Densho Digital Archive
Densho Visual History Collection
Title: Frank Miyamoto Interview IV
Narrator: Frank Miyamoto
Interviewers: Alice Ito (primary), Tatsuya Fukunaga (secondary)
Location: Seattle, Washington
Date: July 7, 2003
Densho ID: denshovh-mfrank-04-0034

<Begin Segment 34>

AI: Oh, I'm sorry, sorry to interrupt you again, but, before going on, you had mentioned in some detail about the bunk situation, the bunkhouse. And I was wondering about whether there was some internal separation there between the Filipino and the Japanese within the bunkhouse?

FM: Yes, there was. I think there were some situations of Japanese, Nisei or Issei being bunked in the same room with the Filipinos, and I don't think there was anything wrong with that situation, that is to say, wrong in the sense of any difficulty about arranging things in that fashion, but it just didn't happen, generally speaking. One, because many of the Filipinos were relatively new immigrants to the U.S. and they spoke relatively little English and their conversations were Philippine, and it was difficult for them to relate to non-Filipinos. But in addition to that, there just was a natural tendency for these ethnic groups to go with their own ethnicity. And this was true even at the dining room tables. Nisei would sit with Nisei, Issei would sit with Issei, and Filipinos would sit with Filipinos and so on.

AI: Would you say there was any element of prejudice at that time?

FM Yes...

AI: I mean, was that an obvious...

FM: You know, it is a kind of prejudice, it must be. It's like, why do you hate oranges, type of prejudice, it's hard to explain, but prejudice in that sense. But not prejudice in the sense of, you know, "I refuse to be bunked with a Filipino." I don't think there was that kind of prejudice, it was just that your preference certainly was in the direction of being with friends you liked and enjoyed and so on and so on.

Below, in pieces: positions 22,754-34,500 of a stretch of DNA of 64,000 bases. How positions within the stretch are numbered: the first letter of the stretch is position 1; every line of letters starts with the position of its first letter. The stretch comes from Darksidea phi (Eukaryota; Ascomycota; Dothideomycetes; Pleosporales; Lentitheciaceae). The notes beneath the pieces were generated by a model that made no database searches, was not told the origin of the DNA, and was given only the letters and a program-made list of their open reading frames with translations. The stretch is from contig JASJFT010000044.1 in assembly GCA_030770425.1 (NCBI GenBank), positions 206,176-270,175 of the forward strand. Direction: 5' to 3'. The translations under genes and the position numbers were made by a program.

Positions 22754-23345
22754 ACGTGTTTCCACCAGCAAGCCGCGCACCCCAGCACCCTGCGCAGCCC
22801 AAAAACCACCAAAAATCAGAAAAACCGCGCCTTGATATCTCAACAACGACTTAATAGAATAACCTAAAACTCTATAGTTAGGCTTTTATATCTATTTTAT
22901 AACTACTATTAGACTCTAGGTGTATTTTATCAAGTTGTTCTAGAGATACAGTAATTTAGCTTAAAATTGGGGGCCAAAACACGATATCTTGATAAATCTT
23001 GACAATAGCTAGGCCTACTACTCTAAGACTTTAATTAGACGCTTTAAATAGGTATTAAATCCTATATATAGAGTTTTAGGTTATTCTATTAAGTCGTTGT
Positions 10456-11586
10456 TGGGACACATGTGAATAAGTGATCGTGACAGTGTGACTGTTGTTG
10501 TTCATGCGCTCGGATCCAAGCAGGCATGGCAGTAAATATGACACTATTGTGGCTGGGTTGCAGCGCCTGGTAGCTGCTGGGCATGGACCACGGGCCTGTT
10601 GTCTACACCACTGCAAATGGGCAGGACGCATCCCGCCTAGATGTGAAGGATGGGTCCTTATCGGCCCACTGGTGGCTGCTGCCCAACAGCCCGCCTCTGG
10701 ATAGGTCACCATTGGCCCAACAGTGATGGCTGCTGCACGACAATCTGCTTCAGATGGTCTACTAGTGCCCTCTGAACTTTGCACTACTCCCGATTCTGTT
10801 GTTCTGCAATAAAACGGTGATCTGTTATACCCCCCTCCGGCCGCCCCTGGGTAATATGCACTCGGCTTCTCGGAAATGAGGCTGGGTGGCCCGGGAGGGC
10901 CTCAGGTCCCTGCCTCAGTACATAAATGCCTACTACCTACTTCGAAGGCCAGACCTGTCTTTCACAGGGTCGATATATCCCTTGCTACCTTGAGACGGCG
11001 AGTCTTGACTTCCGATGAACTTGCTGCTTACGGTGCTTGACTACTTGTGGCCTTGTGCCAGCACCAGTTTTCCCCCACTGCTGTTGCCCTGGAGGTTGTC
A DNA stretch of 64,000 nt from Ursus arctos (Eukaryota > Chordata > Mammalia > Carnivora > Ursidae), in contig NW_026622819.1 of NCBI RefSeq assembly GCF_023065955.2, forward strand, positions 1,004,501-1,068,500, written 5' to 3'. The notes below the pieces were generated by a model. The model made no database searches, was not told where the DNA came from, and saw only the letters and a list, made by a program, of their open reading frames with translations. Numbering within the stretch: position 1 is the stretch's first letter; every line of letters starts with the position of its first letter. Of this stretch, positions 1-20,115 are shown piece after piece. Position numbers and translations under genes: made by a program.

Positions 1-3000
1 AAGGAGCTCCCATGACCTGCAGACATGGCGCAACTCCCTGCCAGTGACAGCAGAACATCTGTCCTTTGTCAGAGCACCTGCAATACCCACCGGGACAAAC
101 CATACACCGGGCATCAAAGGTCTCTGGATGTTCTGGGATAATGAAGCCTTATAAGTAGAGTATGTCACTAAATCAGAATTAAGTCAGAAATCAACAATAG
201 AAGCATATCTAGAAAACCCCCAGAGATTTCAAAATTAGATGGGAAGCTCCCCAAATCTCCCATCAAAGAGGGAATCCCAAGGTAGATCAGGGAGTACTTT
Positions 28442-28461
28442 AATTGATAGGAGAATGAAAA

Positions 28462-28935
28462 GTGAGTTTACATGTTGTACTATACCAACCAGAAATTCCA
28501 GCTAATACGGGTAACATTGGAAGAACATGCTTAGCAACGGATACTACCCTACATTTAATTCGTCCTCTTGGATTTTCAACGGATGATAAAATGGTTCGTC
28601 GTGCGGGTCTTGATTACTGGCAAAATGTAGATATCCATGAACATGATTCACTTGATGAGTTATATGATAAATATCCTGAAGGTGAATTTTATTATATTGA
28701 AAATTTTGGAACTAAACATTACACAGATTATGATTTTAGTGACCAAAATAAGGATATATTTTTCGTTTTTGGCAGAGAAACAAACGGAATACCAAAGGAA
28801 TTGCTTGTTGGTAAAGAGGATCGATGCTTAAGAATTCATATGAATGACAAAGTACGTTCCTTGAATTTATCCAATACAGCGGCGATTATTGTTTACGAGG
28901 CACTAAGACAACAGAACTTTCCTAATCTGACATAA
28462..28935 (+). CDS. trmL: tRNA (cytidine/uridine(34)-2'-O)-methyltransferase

AI: But it wasn't a matter of hostility?

FM: Yeah.

AI: Overt hostility.

FM: And to expand on that point, then, I don't recall any hostility, ever, between Filipinos and Japanese. Occasionally there were fights between two Filipinos, or between Japanese, but the instance of conflict between Filipinos and... it must have happened but I don't remember them. And not, by and large, there was no ethnic hostility or even a sense of ethnic discrimination involved in our relations as far I can remember.

Going back to the food thing, what was... food is, in a situation like that is always difficult. You know, even at very good institutions, where they feed you well, if you eat the same institutional food month after month, pretty soon you get sick of it. You can't put up with it. Well, so, in that sense, why, institutional food at the canneries was difficult to live with. But on top of that the food was not very good. Contractors were trying to minimize costs and breakfast, for example would be misoshiru, rice, tsukemono, maybe and some fish, fish possibly might be served. But basically it was a very minimal kind of breakfast. And lunch and supper often a mix of chop suey type of mix, food. And again, fish figured prominently, salmon figured prominently in the meals that were given us. And you can get pretty bored or tired with, of this type of food. I think the food changed under union organization. For one thing, Filipinos liked their own style of food and there was that kind of change anyway. And then the, there was a greater Americanization of food as I recall after the unionization occurred, whereas under the Issei contractors, why, there was much more Japanese-oriented type of feeding.

TF: Can I ask one question? Did you have any time to go Ketchikan while you were in the cannery site and then get like different food or meeting people?

FM: Yes. I did. And it... and we did. That is, my group did. And it was a function of whether, how well you got to know the cook. The cook was an important figure in that sense and if you got to know the cook and became good friends with him, why he would cook up an egg for you sometime or give you an apple or whatever that, extra that you'd normally not get. So if you developed a good relationship with the kitchen, why, there was some advantage to it. But by and large, people didn't take too much advantage of that kind of thing because the cook had to be careful not to show too much, too much favoritism to one group or another.

<End Segment 34> - Copyright © 2003 Densho. All Rights Reserved.